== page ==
Picture of Thread the Strip, Coil It Up and Add Your Diffuser and You're Done!

Thread the strip through the letter box you've made then coil it up and hold it towards the back of the jar. Now start adding your diffusing materials. If you've left the strip running like it did you'll see it take shape and be able to adjust the strip and diffusing material to make the best jar you can.

Edit here that needs some photographs. I went back and repacked the jar. This time using a roll of bubble wrap in a sausage shape to attach the strip to. Then the internals of the wrap don't take up your diffusing materials an keeps the tape neat so you can have it at the back of the jar.

Once done. Stand back and admire your work!

Step 8: Fin!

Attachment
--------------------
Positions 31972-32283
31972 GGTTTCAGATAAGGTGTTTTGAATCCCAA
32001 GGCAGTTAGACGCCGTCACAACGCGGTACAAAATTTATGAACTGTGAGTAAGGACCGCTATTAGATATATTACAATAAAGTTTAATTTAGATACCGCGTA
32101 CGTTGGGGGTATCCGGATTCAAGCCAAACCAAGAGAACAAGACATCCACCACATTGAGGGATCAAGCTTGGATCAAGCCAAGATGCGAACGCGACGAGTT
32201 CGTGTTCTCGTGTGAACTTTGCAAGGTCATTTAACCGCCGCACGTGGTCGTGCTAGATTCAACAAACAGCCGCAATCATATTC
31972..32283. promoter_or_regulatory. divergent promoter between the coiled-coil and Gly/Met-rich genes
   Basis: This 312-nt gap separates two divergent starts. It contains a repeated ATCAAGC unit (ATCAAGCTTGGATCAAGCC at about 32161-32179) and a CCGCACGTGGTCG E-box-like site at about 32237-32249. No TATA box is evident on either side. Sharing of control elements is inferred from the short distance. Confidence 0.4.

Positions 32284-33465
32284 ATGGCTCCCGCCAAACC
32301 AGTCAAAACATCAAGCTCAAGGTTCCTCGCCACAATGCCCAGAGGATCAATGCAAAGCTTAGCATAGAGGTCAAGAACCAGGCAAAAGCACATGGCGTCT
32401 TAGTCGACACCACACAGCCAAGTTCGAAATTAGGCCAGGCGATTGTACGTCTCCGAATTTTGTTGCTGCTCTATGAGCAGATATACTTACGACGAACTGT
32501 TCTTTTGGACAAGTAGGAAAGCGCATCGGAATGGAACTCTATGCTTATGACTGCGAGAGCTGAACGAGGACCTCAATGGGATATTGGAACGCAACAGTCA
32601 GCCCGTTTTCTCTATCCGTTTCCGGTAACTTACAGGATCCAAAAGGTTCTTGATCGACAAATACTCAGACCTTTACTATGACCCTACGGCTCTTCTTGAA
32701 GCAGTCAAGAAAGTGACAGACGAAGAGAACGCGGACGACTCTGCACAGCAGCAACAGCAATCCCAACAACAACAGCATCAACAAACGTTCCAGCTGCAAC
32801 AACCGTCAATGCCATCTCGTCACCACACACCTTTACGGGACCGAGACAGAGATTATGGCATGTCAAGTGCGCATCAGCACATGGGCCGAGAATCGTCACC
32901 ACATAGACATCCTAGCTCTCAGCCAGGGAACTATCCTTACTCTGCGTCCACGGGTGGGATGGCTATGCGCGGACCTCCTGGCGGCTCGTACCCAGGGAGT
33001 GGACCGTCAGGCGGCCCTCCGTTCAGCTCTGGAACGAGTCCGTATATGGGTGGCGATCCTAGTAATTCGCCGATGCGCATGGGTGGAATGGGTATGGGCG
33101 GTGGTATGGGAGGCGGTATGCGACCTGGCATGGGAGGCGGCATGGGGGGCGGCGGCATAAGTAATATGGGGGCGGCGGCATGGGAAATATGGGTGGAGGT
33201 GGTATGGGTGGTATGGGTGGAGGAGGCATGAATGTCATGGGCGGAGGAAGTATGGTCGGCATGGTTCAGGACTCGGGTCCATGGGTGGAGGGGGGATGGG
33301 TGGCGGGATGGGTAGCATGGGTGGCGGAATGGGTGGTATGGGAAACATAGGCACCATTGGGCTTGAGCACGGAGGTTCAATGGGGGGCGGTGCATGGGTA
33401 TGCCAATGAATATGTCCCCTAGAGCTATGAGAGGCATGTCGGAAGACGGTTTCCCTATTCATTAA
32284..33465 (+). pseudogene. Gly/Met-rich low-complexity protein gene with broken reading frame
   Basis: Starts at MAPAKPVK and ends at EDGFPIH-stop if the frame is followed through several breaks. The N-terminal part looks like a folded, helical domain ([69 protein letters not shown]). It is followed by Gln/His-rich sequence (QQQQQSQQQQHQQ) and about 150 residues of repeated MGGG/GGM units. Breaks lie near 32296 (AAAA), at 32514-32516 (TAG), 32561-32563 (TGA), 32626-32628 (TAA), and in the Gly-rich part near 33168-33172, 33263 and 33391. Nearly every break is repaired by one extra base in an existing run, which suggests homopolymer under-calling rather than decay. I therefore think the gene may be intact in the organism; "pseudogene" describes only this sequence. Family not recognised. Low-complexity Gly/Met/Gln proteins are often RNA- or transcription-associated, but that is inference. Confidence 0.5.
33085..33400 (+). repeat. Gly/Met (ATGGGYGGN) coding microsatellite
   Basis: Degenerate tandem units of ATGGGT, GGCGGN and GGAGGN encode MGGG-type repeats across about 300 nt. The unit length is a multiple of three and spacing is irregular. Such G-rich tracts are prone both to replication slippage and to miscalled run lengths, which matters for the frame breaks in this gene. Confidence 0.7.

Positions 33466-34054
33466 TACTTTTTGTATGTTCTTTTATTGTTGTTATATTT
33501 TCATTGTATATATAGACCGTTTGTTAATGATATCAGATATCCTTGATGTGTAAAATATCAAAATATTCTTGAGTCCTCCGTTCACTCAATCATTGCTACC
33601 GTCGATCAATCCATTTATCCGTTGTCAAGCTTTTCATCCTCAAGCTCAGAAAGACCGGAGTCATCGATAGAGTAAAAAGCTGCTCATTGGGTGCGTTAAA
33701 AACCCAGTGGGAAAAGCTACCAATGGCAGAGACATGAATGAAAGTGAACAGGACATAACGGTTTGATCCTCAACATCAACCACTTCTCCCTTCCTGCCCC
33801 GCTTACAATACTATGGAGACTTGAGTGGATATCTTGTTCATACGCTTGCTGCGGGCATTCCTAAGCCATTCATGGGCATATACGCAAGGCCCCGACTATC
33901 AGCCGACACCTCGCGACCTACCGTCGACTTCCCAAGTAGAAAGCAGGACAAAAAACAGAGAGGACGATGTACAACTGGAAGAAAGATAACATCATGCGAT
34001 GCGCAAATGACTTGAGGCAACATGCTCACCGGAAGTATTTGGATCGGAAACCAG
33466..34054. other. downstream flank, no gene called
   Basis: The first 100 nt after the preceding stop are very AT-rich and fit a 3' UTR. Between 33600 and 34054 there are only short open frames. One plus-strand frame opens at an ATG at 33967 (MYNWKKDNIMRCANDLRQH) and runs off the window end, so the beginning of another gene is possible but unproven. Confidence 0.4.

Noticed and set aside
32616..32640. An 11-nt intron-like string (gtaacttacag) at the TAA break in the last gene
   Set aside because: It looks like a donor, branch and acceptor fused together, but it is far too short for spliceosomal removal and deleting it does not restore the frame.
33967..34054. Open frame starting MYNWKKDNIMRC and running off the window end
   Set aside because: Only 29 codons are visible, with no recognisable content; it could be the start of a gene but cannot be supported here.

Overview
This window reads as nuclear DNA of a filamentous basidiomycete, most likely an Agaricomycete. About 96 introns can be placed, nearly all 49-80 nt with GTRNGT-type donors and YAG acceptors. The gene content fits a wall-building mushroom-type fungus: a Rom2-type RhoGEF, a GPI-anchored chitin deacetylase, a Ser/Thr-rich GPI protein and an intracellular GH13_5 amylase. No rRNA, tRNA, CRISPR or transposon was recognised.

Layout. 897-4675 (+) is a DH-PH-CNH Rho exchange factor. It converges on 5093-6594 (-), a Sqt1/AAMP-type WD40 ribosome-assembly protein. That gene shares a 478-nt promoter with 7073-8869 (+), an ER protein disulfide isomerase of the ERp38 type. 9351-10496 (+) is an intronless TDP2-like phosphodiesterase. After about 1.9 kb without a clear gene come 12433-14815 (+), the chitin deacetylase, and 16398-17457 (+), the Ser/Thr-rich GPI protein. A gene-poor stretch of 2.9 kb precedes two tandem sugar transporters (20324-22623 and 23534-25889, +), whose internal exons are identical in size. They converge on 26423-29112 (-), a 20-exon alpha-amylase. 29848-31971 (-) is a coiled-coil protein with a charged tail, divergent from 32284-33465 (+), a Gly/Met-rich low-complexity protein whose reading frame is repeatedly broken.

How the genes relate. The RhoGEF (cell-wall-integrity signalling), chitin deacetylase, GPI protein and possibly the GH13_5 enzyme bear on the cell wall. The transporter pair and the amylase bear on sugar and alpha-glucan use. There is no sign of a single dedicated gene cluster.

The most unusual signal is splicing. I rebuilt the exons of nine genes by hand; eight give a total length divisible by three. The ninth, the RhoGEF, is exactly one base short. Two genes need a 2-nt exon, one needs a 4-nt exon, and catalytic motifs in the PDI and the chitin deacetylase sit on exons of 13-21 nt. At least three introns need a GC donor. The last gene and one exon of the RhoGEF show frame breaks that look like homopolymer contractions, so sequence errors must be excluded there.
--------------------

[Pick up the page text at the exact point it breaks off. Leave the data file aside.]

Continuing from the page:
Picture of Fin!

Stand back and admire your work. Oh it looks best in the dark, so either wait until it's dark or turn off the lights (or build a box like I just did!) Let us know what you think!


unigamer made it! (author)2014-05-08

Wonderful. It's a lovely project and there is lots of things you can do to customise it. Here is my version:

I haven't uploaded the code yet and I will give a full description on my website too. The short version is that I used plastic beads instead of tri-colour LEDs, Pro Mini instead of an Uno and added a bluetooth>serial adapter so I can control it with my phone. I'll release the Android app and the rest of the code soon.

Thanks again for this instructable, I had a great time working on this project! :)

phenoptix (author)unigamer2014-05-25

Get it written up and enter it into the lamps contest! Would love to see it win a prize!

pparnes (author)2013-08-05

How many leds did you use for this setup?

phenoptix (author)pparnes2013-08-05

It was a 50cm strip so 30 LEDs doing the lighting then probably best part of a 500 bag of the RGB LEDs - which is probably a little excessive, but we have a whole heap of LEDs!

_Shanks_ (author)phenoptix2013-09-03

can you give me a link where I can purchase the specific RGB LEDs you used please :)